You see, I too was unaware of the invisible systemic issues that exist in America today, mainly white privilege. I was living in the basement.
Then I went through a section on Racial Reconciliation in my Theology class at Northern Seminary…and everything I ever believed about the non-existence of racism in America was blown into shreds in a matter of weeks.1 Suddenly, I became aware of the devastating historical implications of whiteness in America. I listened to painful stories from my African American classmates who have seen the impact of white privilege in America. I heard stories of racial profiling in the city of Chicago, stories of my classmates being reminded of their race on a daily basis, and stories of classmates who were often in fear of being harassed. For my whole life I had a “bootstrap philosophy,” I believed that if someone worked hard enough in the United States they could make it just like everyone else.
That day, as I listened to my classmates pour their hearts out, I could bear it no more. I opened the curtains and saw the dark clouds; I heard the thunder rumbling.
Tiffiney, who I had so rudely written off just two years before sat in the same classroom as I did.
I quickly raised my hand with tears rolling down my face, “Excuse me, could I just share something?” The entire class turned to see my distraught face. “Two years ago I so wrongly wrote Tiffiney off in the middle of class and told her that ‘I just didn’t see racism.’ Tiffiney, I need to ask for your forgiveness. I am sorry, I could not have been more wrong.”
I felt naked. I felt sick. I hated the words I had said just two years ago.
Tiffiney got up from her chair, walked across the room toward me, pulled me from my chair and just embraced me. Together we wept.
Some things died in me that day. But that is where my truly human journey of reconciliation began.
In his letter to the Romans, Paul observed a storm that was raging in the Roman church. Paul wrote to a community that was deeply divided by historical, racial, and political issues. In Paul’s letter, we get a glimpse of a man who was completely obsessed with unity and reconciliation within the body of Christ. It would have been the easier thing for Paul to simply close the shades and live in denial that the Roman church was experiencing some fierce tensions. But instead, Paul wrote passionately, beautifully, and theologically to make one all-encompassing point:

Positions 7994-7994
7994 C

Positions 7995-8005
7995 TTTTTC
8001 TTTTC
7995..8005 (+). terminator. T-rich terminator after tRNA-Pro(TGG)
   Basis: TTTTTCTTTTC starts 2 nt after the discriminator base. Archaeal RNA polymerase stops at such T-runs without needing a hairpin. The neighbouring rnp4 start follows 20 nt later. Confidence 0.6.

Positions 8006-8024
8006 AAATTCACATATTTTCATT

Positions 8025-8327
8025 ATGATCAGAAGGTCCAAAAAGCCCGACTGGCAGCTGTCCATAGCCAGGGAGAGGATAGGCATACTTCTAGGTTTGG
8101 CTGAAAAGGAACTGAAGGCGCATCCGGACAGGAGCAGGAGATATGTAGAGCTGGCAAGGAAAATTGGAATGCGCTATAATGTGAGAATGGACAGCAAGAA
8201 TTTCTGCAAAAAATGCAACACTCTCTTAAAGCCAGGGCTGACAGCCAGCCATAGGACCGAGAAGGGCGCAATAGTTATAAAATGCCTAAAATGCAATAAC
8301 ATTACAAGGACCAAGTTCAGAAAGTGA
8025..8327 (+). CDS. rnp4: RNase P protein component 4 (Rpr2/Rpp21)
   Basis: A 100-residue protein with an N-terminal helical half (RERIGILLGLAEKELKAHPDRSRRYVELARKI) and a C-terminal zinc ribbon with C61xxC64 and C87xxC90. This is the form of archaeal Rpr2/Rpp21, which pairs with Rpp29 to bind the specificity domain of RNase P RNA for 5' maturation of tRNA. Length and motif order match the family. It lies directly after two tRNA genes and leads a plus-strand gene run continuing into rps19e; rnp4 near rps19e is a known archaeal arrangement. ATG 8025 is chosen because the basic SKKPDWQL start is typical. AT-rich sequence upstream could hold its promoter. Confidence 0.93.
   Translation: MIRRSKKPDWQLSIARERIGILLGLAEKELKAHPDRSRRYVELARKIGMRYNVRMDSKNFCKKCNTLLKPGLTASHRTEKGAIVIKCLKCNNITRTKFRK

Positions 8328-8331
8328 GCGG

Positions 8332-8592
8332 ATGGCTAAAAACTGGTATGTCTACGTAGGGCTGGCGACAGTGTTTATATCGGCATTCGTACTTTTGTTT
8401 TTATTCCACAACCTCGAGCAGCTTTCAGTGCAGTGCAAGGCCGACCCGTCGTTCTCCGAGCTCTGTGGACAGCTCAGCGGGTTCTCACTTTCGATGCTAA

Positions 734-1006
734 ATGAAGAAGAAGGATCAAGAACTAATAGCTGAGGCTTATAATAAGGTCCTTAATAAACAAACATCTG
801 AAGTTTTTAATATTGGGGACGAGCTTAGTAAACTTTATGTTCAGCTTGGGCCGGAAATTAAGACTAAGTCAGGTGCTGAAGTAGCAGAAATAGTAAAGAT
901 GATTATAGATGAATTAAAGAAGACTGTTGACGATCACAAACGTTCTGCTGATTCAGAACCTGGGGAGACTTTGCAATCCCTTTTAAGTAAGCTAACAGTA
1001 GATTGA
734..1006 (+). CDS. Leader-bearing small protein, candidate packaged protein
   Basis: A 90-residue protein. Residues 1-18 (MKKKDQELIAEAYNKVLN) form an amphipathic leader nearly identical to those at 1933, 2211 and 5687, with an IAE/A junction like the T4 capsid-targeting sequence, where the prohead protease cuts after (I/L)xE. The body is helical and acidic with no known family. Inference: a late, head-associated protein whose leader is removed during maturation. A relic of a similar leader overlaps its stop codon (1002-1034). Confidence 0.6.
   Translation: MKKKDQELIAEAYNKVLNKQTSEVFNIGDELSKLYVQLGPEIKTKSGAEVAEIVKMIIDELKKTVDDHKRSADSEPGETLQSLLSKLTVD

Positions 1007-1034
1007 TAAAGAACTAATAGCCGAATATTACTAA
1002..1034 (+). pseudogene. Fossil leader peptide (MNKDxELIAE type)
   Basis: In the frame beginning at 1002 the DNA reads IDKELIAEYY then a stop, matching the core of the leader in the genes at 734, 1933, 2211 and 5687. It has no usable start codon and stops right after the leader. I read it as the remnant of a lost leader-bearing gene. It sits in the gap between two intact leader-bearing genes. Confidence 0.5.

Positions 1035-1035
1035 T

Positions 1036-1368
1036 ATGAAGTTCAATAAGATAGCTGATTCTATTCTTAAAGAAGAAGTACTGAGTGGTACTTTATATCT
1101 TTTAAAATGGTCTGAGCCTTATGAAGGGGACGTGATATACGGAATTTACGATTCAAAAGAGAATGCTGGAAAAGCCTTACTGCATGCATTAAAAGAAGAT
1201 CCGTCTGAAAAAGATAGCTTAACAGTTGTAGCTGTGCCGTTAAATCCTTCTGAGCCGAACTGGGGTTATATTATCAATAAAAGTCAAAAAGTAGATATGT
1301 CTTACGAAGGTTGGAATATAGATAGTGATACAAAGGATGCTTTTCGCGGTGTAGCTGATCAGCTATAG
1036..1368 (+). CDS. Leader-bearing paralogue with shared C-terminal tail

“This righteousness is given through faith in Jesus Christ to all who believe. There is no difference between Jew and Gentile.. “(Rom. 3:22 See also, Rom. 10:12, 11:11-32, 14:1-15:3)
I have often wondered what Paul’s letter to the North American church would look like in 2015. I imagine Paul would not be hiding in the basement; rather, Paul would be living in the eye of the storm, calling the church to put to death it’s blatant denial of systematic-racism and privilege, and begin the truly human journey of reconciliation…at all cost.
When, oh when, will we get out of our basements and do the hard thing? When will we collectively run to the eye of the storm and begin the truly human journey of racial reconciliation? A storm is raging, friends; a storm is raging.
[Image: Kim Seng]
 Consider watching J Cameron Carter’s poignant talk (Q Ideas) on the “Postracial Blues” being the latest form of racism in America today instead of the overcoming of racism. (HT: Josiah Daniels) https://www.youtube.com/watch?v=5yxlSlbqOmQ
 I truly believe one of the most important books Christians should read on Paul’s vision for the church is A Fellowship of Differents by Scot McKnight. In his book, McKnight helps paint a picture of Paul’s passionate vision of what the Spirit-empowered church looks like: a fellowship of differents.